Joan said, “I come from a culture of spacefarers myself, so I respect your achievements. But I don't think anyone really knows what the Niah achieved. I'd like to find out, with the help of your people.”

--------------------------------------------------------------------

“Jown! Jown! Come and look at this!” Surat called to her. Joan switched off the tomography unit and jogged toward the archaeologists, suddenly conscious of her body's strangeness. Her legs were stumpy but strong, and her balance as she ran came not from arms and shoulders but from the swish of her muscular tail.

“It's a significant mathematical result,” Rali informed her proudly when she reached them. He'd pressure-washed the sandstone away from the near-indestructible ceramic of the tablet, and it was only a matter of holding the surface at the right angle to the light to see the etched writing stand out as crisply and starkly as it would have a million years before.

Rali was not a mathematician, and he was not offering his own opinion on the theorem the tablet stated; the Niah themselves had a clear set of typographical conventions which they used to distinguish between everything from minor lemmas to the most celebrated theorems. The size and decorations of the symbols labelling the theorem attested to its value in the Niah's eyes.

Joan read the theorem carefully. The proof was not included on the same tablet, but the Niah had a way of expressing their results that made you believe them as soon as you read them; in this case the definitions of the terms needed to state the theorem were so beautifully chosen that the result seemed almost inevitable.

The theorem itself was expressed as a commuting hypercube, one of the Niah's favorite forms. You could think of a square with four different sets of mathematical objects associated with each of its corners, and a way of mapping one set into another associated with each edge of the square. If the maps commuted, then going across the top of the square, then down, had exactly the same effect as going down the left edge of the square, then across: either way, you mapped each element from the top-left set into the same element of the bottom-right set. A similar kind of result might hold for sets and maps that could naturally be placed at the corners and edges of a cube, or a hypercube of any dimension. It was also possible for the square faces in these structures to stand for relationships that held between the maps between sets, and for cubes to describe relationships between those relationships, and so on.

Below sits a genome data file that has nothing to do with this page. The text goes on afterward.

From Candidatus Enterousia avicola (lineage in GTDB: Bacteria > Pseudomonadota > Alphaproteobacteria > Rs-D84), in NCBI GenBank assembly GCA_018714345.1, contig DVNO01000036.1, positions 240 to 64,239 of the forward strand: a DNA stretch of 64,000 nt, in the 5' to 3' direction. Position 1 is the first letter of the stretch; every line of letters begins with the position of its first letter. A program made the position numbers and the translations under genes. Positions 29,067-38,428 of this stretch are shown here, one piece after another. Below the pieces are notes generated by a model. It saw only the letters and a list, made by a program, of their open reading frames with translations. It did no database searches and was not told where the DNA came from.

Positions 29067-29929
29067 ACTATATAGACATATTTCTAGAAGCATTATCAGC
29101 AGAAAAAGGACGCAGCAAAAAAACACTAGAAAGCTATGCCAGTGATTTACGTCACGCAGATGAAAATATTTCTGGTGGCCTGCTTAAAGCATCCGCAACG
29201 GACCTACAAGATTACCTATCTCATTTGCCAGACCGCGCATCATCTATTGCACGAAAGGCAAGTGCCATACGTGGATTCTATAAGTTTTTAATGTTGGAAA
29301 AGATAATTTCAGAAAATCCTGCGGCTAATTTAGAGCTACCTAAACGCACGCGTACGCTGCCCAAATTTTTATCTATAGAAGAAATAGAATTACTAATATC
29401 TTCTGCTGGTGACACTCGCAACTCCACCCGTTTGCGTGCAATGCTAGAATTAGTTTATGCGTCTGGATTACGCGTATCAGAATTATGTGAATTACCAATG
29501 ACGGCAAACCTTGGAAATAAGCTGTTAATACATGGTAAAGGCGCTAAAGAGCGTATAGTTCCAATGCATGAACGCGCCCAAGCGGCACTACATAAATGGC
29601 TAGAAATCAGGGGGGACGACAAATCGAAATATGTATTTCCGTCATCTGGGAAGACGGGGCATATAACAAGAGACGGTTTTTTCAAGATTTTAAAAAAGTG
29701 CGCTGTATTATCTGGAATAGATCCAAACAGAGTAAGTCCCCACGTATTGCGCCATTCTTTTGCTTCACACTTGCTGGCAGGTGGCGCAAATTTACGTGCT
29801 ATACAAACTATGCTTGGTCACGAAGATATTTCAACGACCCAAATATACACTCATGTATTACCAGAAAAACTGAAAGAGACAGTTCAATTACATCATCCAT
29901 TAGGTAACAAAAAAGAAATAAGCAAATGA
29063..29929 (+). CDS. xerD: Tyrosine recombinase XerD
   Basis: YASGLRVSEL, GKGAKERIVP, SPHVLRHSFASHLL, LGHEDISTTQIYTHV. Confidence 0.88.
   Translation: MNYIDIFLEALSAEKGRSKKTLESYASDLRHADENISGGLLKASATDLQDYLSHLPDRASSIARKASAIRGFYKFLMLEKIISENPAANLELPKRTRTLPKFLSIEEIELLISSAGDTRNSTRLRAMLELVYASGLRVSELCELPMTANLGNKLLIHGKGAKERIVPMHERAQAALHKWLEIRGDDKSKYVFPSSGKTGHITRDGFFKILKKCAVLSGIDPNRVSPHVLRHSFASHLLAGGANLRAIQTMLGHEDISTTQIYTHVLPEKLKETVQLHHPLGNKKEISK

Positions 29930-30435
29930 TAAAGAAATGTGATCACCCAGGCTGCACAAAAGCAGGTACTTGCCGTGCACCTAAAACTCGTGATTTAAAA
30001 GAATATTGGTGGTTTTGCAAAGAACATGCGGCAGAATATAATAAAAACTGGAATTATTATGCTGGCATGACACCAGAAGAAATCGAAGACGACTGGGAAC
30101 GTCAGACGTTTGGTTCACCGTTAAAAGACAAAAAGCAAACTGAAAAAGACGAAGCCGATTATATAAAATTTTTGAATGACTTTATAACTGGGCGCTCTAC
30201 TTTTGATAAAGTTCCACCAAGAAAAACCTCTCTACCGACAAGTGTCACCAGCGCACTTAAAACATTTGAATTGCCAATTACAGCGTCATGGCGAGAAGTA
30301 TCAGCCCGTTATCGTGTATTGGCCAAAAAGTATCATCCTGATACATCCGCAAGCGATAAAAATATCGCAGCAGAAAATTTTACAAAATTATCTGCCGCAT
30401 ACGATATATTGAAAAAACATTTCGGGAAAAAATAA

That a theorem took this form didn't guarantee its importance; it was easy to cook up trivial examples of sets and maps that commuted. The Niah didn't carve trivia into their timeless ceramic, though, and this theorem was no exception. The seven dimensional commuting hypercube established a dazzlingly elegant correspondence between seven distinct, major branches of Niah mathematics, intertwining their most important concepts into a unified whole. It was a result Joan had never seen before: no mathematician anywhere in the Amalgam, or in any ancestral culture she had studied, had reached the same insight.

She explained as much of this as she could to the three archaeologists; they couldn't take in all the details, but their faces became orange with fascination when she sketched what she thought the result would have meant to the Niah themselves.

“This isn't quite the Big Crunch,” she joked, “but it must have made them think they were getting closer.” The Big Crunch was her nickname for the mythical result that the Niah had aspired to reach: a unification of every field of mathematics that they considered significant. To find such a thing would not have meant the end of mathematics — it would not have subsumed every last conceivable, interesting mathematical truth — but it would certainly have marked a point of closure for the Niah's own style of investigation.

--------------------------------------------------------------------

These are two quotes from Greg Egan's story "Glory".  Read the whole story here:

http://outofthiseos.typepad.com/blog/files/GregEganGlory.pdf

The start is quite dramatic!  

The image here is not alien mathematics; it's from an article about a codes for communicating with extraterrestrial civilizations: